We knew from earlier studies that the DnaK/DnaJ/GrpE system, when present during the thermal inactivation reaction, is also able to maintain unfolding luciferase molecules in a folding competent state (Mogk et al, 1999). In the case of the DnaK/DnaJ/GrpE system, however, simply changing the temperature to permissive folding conditions is sufficient to cause the refolding of luciferase. Here, no significant differences in the refolding kinetics or yields of luciferase were observed when DTT was omitted from the refolding reaction and added later during the recovery period, indicating that neither the luciferase refolding process nor the action of the DnaK/DnaJ/GrpE system is very DTT sensitive (Figure 2B, compare squares to triangles). That both Hsp33 and the DnaK/DnaJ/GrpE system can interact with unfolding luciferase and that the DnaK/DnaJ/GrpE system can support the refolding of luciferase molecules that are released from Hsp33 suggested that the two systems might have overlapping substrate specificity. This should result in a competition for luciferase binding when both systems were simultaneously present during the inactivation reaction. To analyze this potential competition between the two chaperone systems, luciferase unfolding was performed in the presence of both active Hsp33 and the DnaK/DnaJ/GrpE system. Assuming that there is no substrate protein exchange between these systems under oxidizing conditions, the extent of binding to the foldase DnaK/DnaJ/GrpE system should be reflected by the amount of luciferase that can be refolded just by lowering the temperature. The extent of binding to the holdase Hsp33, on the other hand, should be reflected by the amount of luciferase that is specifically refolded when DTT is added to induce the substrate transfer to the DnaK/DnaJ/GrpE system for refolding. As shown in Figure 2B (open circles), a simple shift of the temperature to permissive folding conditions in the absence of DTT caused the refolding of only about 10% of luciferase molecules. This suggested that oxidized Hsp33 dimers are able to out‐compete the DnaK/DnaJ/GrpE system for luciferase binding. Subsequent addition of DTT then allowed nearly 50% of the luciferase molecules to recover their activity, indicating that the reduction of Hsp33 allowed the shuttling of almost 40% of luciferase molecules to the DnaK/DnaJ/GrpE system for refolding. Importantly, the reactivation kinetics of luciferase were very similar and were not influenced by the prior association with Hsp33. This indicated that neither reduction of Hsp33 nor the substrate transfer from Hsp33 onto the DnaK/DnaJ/GrpE system was rate limiting in the refolding of luciferase. The overlapping substrate specificity and the efficient substrate transfer between the two systems are the main prerequisites for a well‐functioning substrate relay between a holdase system that protects proteins under stress conditions and a foldase system that supports the refolding of those substrate proteins under nonstress conditions.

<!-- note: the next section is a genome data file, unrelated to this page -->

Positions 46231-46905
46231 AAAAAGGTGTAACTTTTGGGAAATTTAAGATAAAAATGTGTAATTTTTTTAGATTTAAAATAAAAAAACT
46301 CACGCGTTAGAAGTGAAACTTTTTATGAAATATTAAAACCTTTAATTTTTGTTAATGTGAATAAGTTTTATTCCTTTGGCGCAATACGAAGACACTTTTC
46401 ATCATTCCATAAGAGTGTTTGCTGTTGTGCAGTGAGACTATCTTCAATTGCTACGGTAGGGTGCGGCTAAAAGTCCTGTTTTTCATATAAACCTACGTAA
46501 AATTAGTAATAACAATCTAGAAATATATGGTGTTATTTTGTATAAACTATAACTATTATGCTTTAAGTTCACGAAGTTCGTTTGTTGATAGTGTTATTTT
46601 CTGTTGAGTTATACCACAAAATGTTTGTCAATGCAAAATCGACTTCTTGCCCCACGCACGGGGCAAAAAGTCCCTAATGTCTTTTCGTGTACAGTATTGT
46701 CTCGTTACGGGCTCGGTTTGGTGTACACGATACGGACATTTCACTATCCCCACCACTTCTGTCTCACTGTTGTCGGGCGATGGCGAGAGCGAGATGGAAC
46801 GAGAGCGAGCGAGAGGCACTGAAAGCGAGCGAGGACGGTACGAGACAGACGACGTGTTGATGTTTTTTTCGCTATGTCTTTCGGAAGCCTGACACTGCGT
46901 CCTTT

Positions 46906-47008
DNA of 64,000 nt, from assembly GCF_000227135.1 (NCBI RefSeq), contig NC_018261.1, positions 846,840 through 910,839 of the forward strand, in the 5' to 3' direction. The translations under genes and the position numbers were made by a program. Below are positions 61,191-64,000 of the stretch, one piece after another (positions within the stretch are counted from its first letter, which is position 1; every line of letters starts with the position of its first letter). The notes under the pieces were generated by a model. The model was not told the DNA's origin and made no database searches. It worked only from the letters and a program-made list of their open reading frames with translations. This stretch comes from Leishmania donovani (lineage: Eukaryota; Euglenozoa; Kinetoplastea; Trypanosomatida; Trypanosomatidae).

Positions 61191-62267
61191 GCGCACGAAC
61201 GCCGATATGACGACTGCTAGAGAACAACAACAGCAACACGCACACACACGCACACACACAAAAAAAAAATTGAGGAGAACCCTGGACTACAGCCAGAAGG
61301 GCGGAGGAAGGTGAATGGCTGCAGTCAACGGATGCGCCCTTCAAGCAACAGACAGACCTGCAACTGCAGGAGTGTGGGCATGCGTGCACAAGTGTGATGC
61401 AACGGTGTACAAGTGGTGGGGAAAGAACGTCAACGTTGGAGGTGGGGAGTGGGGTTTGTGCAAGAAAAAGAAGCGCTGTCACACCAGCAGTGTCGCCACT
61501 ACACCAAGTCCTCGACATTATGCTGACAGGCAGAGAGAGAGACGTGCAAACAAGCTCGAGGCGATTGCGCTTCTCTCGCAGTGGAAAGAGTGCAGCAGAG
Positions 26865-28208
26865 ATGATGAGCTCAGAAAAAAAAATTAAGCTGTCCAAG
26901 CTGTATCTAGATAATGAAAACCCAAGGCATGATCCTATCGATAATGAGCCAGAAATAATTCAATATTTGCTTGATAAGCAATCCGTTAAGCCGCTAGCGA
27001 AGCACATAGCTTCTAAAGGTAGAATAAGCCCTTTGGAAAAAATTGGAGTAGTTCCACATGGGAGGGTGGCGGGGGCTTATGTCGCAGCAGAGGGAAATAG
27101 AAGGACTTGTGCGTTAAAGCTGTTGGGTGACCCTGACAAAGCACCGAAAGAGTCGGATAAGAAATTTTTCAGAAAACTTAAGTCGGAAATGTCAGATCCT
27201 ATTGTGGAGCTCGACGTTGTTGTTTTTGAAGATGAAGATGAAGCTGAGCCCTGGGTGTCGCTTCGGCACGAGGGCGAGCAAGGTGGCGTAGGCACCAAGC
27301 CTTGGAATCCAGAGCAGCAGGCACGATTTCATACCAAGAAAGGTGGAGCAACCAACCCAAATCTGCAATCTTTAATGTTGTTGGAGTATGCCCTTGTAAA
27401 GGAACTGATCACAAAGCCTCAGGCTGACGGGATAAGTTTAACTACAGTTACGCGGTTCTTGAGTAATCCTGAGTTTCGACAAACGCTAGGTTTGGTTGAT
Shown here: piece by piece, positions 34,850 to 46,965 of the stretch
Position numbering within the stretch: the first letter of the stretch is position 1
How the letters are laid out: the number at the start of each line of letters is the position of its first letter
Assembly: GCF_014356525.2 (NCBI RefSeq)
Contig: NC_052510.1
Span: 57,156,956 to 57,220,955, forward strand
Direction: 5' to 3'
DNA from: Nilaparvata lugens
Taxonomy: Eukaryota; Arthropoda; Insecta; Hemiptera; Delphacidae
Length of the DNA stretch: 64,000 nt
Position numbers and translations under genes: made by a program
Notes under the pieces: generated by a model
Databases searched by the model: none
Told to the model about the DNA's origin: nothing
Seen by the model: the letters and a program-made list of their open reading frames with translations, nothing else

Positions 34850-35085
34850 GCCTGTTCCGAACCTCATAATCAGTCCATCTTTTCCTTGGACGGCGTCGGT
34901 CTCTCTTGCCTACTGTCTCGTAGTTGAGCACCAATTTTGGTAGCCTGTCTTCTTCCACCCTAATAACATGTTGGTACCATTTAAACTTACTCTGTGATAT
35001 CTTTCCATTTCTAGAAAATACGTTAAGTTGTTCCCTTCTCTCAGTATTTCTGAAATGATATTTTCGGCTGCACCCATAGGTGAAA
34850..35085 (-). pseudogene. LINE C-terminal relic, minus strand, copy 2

Identification of the physiological thiol reductants of Hsp33

DTT is a strong but nonphysiological reductant. In order to elucidate which physiological system(s) might be responsible for reducing Hsp33, components of the two major redox systems of Escherichia coli were tested. We investigated the influence of reduced glutathione (GSH) as well as the thioredoxin system on the reduction process of Hsp33. We thermally unfolded luciferase in the simultaneous presence of active Hsp33 and the DnaK/DnaJ/GrpE system and then shifted the temperature to folding‐permissive temperatures. As shown previously (Figure 2B), no significant refolding of luciferase was observed unless 5 mM DTT was added (Figure 3A, compare open circles and inverted triangles). In the presence of 5 mM GSH, the refolding reaction of luciferase was significantly slower than in the presence of 5 mM DTT (Figure 3A, diamonds). This suggested that physiological concentrations of GSH were less effective in reducing Hsp33 than DTT and that reduction of Hsp33 by GSH became rate limiting in the refolding of luciferase. This was confirmed by thiol trapping experiments that showed that physiological concentrations of GSH were indeed very slow to reduce Hsp33's thiol groups (Figure 3A, inset).

Figure 3.